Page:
When you plow rural areas, your team may encounter new application challenges along with different weather conditions which can greatly impact their ability to complete snow removal tasks successfully. Rural snow plowing has its own set of rules and guidelines to consider to ensure your drivers do a quality job while keeping themselves and your vehicles safe.
1. Plan for Tricky Driveway and Lot Mixtures
Gravel or other dirt and stone mixture driveways are common in rural residences or commercial lots. This type of loose stone can present a challenge when plowing because it is difficult to gauge how well packed the gravel or stone is and where the edge is between the gravel and grass.
To overcome these obstacles, make sure you have a plow that can use skid shoes. These plow accessories enable you to set the scrapping height of the cutting edge of the plow blade. For gravel drives or lots, you will want to set the scrapping height for about one inch higher than the surface. This distance keeps the blade from digging in too far and ripping up grass or pushing a lot of gravel into the grass.
2. Use the Right Vehicle
Many times in rural areas, the job has tricky areas that could cause your truck and plow to easily get stuck. These instances require a durable, high-performance plow attached to a tractor or all-terrain vehicle (ATV). There are options available to utilize the features of a commercial grade plow on smaller off-road vehicles. Meyer's Path Pro plows are one model that is well-suited for the off-road demands of rural areas and are built to take the punishment less expensive brands can’t handle.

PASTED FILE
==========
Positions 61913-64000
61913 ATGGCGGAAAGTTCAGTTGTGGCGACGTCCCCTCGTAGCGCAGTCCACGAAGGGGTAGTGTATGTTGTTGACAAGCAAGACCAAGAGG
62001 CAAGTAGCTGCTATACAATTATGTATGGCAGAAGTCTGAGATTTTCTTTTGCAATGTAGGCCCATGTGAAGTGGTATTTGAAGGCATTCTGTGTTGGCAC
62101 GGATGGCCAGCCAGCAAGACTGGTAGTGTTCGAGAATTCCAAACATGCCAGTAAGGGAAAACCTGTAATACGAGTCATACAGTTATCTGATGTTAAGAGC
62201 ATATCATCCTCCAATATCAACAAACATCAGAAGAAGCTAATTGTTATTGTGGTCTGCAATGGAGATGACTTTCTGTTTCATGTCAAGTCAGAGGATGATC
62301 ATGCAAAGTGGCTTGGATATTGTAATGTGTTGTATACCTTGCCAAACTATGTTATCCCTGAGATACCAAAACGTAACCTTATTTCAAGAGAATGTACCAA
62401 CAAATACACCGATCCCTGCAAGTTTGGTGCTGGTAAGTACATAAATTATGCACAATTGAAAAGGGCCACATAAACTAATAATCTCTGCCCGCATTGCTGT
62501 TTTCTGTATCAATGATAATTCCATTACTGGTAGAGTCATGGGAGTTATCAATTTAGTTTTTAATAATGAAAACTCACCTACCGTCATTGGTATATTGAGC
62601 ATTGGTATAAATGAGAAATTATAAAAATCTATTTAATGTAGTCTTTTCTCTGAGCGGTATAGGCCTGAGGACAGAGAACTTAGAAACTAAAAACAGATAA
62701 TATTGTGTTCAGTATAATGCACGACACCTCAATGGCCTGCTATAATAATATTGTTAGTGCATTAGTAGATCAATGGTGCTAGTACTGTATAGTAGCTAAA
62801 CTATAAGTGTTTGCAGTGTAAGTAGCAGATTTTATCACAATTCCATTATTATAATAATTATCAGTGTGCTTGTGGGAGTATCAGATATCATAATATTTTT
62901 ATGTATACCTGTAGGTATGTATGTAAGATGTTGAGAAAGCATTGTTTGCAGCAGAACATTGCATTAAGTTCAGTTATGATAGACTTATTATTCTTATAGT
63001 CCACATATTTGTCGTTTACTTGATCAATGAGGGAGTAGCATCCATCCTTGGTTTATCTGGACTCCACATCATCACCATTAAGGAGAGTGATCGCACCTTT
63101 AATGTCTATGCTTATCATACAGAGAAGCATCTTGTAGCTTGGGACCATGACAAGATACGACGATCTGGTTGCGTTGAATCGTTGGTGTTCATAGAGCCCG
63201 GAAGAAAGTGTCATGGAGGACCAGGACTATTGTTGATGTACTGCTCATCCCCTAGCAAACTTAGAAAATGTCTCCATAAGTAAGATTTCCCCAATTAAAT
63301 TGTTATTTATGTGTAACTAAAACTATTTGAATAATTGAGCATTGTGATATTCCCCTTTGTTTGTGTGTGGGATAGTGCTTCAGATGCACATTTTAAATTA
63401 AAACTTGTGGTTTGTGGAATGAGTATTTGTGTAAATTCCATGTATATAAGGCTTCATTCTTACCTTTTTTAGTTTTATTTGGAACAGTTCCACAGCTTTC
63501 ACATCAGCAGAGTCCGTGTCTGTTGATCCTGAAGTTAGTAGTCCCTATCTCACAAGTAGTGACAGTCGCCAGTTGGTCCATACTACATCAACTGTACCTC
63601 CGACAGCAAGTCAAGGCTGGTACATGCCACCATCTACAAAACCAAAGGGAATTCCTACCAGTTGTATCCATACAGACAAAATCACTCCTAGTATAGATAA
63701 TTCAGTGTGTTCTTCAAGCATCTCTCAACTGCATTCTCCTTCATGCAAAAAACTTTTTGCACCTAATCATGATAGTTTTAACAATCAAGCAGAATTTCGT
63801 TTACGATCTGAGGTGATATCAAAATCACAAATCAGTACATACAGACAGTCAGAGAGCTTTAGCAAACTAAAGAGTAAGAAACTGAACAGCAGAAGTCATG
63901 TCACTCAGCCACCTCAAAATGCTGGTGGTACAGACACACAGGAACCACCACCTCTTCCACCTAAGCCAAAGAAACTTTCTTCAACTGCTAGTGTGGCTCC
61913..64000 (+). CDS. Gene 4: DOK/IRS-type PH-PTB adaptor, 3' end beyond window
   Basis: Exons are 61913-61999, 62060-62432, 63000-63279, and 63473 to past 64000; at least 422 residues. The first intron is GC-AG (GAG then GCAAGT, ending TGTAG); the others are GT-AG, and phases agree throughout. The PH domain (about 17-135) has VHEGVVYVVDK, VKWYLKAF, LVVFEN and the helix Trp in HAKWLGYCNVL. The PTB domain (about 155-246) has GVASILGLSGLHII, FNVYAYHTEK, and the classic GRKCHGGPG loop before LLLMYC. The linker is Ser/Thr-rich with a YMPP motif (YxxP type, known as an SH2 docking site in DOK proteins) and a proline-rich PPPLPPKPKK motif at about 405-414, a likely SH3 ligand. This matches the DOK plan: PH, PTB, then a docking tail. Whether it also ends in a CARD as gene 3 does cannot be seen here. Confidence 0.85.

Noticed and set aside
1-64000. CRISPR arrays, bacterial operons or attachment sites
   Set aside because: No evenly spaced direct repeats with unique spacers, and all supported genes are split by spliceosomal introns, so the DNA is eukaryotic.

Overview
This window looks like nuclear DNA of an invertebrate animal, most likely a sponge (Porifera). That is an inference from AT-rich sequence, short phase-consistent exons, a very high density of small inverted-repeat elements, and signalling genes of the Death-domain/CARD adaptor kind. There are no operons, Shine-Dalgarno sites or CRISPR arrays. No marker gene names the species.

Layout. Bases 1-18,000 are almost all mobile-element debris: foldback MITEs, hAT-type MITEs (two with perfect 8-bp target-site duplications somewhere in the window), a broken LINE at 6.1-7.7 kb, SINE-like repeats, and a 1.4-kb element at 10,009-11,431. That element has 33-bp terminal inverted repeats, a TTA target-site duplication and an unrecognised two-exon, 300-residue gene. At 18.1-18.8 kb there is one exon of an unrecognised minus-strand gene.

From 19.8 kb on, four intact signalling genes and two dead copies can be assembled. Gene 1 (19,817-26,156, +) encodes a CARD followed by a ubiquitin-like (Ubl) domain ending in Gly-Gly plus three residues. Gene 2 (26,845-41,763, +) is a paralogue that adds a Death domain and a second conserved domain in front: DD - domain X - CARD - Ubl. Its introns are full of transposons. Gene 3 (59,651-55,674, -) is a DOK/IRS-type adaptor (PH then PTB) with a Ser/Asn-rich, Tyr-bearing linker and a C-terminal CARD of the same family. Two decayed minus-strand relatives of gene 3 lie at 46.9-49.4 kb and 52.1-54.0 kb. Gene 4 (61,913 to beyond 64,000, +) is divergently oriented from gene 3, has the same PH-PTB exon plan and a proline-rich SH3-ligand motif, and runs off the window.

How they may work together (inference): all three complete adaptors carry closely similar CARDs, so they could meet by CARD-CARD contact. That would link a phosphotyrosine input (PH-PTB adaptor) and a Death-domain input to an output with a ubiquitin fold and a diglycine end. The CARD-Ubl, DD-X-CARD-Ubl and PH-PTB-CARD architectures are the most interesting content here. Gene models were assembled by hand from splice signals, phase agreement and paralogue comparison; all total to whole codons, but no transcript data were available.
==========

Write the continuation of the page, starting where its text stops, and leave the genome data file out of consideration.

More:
3. Prepare Before the Storm
Before the season starts, inspect the entire area for potential hazards such as holes, speed bumps, medians, low landscaping, fire hydrants and other obstacles that will be covered with snow.
Plowing with the storm is the key to overcoming the challenge of wind and vast open areas. In rural areas, it is common to find more open spaces because of fields or larger properties. Without many buildings to block the wind, gusts of any strength can make keeping up with the snow fall a challenge for even the largest fleets. These areas require more attention and constant maintenance when there is a storm. Spreading sand or other de-icing materials as a preventative measure can help decrease problematic areas, keeping them from becoming too slick until your crew is able to clear them.
4. Communication Readiness
Part of the challenge in servicing rural areas is a fewer number of people around at a given time. This lack of activity can mean a driver who experiences some type of a stuck vehicle, medical emergency or other unplanned event may not have any immediate resources to offer assistance with their problem. Ensure your drivers are prepared and have the communication equipment and procedures necessary to receive help when it is needed. Establishing a type of buddy-system amongst your fleet can decrease the opportunity for driver emergencies due to lack of communication or attention.
Learn more industry insights to improve your fleet's efficiency this season with Meyer's free plowing tips guide.
What other tips do you have for snow plowing rural applications? What lessons have your learned?